© WB5CXC 2011
10M Vertical
After reading an article by N2UHC on a 10M vertical dipole, I decided to build my own.  The antenna in the article was made from electrical conduit.  I had some problems with the electrical conduit as I was very hard to tune.  I have built several of the Copper Cactus 2M antennas and have also been building EH antennas, so I decided to use similar building methods and materials for my 10M vertical dipole (copper pipe and PVC pipe).  I used 3/4” copper pipe for it’s rigidity and the 1/2” copper pipe allows for adjustment.  I began by modeling the antenna using EZNEC.  I decided to mount the antenna close to the ground.  This gives the antenna a low angle of radiation.  You can notice that you have a decrease in the gain but I think the low angle of radiation will make up for the loss in gain.  
Materials 3/4” X 10’ Copper Pipe Lowe’s - Home Depot 1/2” X 10’ Copper Pipe Lowe’s - Home Depot 1 1/2” X 10’ PVC Sch. 40 pipe Lowe’s - Home Depot 3/4” X 1/2” Copper Pipe Reducer Lowe’s - Home Depot #8 or #10 X 1/2” Sheet Metal Screws Lowe’s - Home Depot SS Hose Clamp Lowe’s - Home Depot With the price of copper you might want to use aluminum tubing. 
Start by cutting the 3/4” copper pipe into two 5’ pieces.  On one of the sections mark 1’, 2’, and 3’.  At the marks drill a 3/8” hole through the tubing on one side (not all the through).  On the other section mark at 6” and 1’ and drill a 3/8” holes through the tubing on one side.  These holes will be used for mounting the copper pipe to the PVC pipe.  The 2 reducers have to be modified.  Using a hack saw cut a groove in the 1/2” end down to the 3/4” section.  This will give the hose clamp room to compress the reducer and hold th 1/2” pipe.  Now on the inside of each reducer you will find a little tit.  This is used to stop the pipe at the correct position when soldering.  You will need to file the tit down smooth so the 1/2” pipe can slide down into the larger pipe.  Solder the reducers onto each of the two sections.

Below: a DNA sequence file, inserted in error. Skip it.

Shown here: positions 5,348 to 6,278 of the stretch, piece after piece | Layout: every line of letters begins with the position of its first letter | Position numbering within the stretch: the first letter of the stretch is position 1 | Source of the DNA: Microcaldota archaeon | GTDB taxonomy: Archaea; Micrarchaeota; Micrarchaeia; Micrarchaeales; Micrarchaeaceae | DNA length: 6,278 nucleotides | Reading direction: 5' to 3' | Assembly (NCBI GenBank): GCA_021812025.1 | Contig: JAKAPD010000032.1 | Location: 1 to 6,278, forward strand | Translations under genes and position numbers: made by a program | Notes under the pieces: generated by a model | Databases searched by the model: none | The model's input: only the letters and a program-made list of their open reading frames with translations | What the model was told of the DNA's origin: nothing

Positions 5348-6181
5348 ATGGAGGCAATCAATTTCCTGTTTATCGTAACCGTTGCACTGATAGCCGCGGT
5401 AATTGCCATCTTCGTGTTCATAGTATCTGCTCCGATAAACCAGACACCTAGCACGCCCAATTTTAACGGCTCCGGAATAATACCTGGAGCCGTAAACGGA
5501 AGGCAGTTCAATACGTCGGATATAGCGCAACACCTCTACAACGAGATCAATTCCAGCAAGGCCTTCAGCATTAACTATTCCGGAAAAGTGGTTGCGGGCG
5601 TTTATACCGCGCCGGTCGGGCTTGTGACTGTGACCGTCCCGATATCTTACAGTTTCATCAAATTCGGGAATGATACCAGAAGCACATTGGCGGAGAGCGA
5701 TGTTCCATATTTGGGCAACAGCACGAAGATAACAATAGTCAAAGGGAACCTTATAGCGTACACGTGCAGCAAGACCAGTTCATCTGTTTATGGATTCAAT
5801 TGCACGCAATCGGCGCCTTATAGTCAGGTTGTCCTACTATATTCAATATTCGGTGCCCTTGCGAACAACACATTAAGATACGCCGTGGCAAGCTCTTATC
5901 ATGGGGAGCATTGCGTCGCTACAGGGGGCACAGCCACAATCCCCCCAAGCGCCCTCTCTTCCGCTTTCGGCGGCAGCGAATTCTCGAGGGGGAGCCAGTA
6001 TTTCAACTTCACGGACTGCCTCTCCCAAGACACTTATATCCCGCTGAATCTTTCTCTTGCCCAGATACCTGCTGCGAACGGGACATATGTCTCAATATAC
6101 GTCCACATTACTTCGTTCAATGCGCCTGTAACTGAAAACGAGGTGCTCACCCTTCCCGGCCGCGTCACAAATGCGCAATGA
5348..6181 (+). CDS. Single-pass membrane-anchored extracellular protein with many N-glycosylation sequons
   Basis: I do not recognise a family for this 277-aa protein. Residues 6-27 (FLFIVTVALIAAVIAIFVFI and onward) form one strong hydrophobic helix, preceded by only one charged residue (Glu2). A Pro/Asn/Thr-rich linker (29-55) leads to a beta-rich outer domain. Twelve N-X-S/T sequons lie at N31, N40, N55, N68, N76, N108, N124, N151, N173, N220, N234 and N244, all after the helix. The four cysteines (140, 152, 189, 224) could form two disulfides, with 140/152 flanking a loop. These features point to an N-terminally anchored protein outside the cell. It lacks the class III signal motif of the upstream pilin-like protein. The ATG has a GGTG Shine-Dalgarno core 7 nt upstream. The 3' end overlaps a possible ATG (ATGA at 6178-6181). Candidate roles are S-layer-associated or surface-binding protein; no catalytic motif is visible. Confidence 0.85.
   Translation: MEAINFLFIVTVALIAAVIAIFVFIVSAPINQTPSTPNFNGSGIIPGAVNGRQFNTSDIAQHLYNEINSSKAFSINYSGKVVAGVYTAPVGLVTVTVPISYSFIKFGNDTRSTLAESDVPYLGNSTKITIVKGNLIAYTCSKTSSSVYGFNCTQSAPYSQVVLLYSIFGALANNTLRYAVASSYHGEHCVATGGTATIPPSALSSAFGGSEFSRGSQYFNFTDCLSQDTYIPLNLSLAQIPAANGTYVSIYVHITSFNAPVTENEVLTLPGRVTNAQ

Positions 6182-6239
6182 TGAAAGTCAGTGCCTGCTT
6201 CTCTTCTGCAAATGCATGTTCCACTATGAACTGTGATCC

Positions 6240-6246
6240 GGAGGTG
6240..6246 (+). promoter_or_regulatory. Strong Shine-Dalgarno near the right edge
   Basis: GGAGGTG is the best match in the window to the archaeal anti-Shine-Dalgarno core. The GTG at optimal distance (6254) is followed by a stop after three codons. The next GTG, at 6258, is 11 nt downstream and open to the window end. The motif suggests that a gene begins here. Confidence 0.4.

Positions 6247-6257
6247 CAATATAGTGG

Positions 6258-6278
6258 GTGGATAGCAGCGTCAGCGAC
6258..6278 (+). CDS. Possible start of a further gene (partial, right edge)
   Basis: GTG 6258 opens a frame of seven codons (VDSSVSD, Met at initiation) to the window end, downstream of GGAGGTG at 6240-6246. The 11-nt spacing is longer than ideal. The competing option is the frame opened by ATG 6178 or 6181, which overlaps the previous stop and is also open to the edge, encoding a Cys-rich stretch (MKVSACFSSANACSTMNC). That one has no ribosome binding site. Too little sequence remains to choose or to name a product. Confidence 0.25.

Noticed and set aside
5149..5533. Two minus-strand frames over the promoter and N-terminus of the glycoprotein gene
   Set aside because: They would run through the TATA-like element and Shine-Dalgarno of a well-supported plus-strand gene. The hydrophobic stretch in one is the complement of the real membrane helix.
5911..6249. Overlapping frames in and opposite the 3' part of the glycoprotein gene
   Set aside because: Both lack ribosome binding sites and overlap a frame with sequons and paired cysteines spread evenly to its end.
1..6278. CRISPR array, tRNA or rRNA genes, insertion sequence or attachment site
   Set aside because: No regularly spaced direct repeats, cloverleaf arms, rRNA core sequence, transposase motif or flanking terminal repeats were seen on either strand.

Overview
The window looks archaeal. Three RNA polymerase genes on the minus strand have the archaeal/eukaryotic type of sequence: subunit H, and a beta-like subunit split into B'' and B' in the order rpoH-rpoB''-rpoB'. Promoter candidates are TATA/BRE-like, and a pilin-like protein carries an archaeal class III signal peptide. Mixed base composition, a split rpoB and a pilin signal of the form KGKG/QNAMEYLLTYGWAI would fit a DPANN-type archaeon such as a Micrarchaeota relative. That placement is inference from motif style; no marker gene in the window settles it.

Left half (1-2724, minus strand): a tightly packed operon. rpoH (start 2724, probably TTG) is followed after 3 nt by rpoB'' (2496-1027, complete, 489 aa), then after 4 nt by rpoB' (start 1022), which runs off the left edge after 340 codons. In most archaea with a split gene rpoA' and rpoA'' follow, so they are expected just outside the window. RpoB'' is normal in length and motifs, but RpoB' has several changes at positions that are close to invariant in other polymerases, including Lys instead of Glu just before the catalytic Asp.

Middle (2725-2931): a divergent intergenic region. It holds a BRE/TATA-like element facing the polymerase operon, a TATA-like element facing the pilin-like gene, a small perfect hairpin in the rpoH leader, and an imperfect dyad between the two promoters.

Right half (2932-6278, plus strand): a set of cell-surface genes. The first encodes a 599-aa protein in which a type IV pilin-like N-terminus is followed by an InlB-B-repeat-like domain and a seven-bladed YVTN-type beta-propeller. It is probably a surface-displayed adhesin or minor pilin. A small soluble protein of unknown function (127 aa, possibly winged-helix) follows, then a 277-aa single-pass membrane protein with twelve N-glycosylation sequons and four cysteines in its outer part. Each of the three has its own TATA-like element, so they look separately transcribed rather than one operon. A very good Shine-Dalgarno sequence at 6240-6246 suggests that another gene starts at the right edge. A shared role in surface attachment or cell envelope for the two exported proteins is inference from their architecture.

Cut two - 3’ sections of the 1/2” pipe.  This will be used for the ends of the antenna.  Lay the PVC pipe and the two sections of the antenna.  The spacing between the two sections should be about 1”.  Drill a hole through the other side of the tubing (opposite the 3/8” holes).  The hole  should be sized so the sheet metal screw rotates freely.  Now place the copper pipe and PVC according to the drawing.  The PVC should extend approximately 14” above the center of the dipole.  Using a 1/8” drill bit drill through the holes in the PVC.  Fasten the copper pipe to the PVC using the sheet metal screws.  Now mount the coax to the antenna.  The braid of the coax should be on the section closes to the ground.  There are many ways to connect the coax do the antenna (using screws, hose clamps, soldering, etc.).  Slide the 1/2” copper pipe into the antenna and adjust to 2’.  Mount the antenna - mounting solutions is up to you.  The antenna may be guyed using non- conducting rope.  After antenna is mounted check the SWR and adjust if needed. 
This antenna was published in 10-10 magazine - July 2013 issue.
I have a friend that turned the antenna horizontally and mounted it in his attic. 
6M Vertical Dipole
You can make a 6M vertical dipole using the same construction technique.  The 6M vertical will require the 3/4” pipe to be 3’ long and the 1/2” pipe is 3’ long.  Antenna should be 2 1/2’ above ground to 11 1/2’.  I started with the antenna at 2 feet above ground similar to the 10M but after tuning the 1/2” copper pipe ended up being 1/1/2’ above ground instead of 2’.